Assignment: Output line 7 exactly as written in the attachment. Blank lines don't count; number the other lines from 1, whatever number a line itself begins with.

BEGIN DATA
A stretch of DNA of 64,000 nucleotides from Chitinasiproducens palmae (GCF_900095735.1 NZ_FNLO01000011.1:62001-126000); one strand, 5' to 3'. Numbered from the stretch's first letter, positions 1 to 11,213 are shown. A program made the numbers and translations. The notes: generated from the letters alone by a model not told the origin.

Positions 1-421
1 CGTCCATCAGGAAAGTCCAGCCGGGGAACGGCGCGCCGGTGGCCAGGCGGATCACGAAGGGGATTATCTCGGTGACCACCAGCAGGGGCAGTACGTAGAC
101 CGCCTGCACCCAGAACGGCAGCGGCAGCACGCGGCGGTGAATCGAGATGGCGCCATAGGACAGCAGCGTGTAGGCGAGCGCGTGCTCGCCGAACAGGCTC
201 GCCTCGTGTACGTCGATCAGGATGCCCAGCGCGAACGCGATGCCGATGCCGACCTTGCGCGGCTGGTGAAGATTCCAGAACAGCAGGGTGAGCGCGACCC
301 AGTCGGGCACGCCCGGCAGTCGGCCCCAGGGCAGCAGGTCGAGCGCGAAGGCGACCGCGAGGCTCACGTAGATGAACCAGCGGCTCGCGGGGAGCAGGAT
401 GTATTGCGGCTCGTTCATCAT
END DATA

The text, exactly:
401 GTATTGCGGCTCGTTCATCAT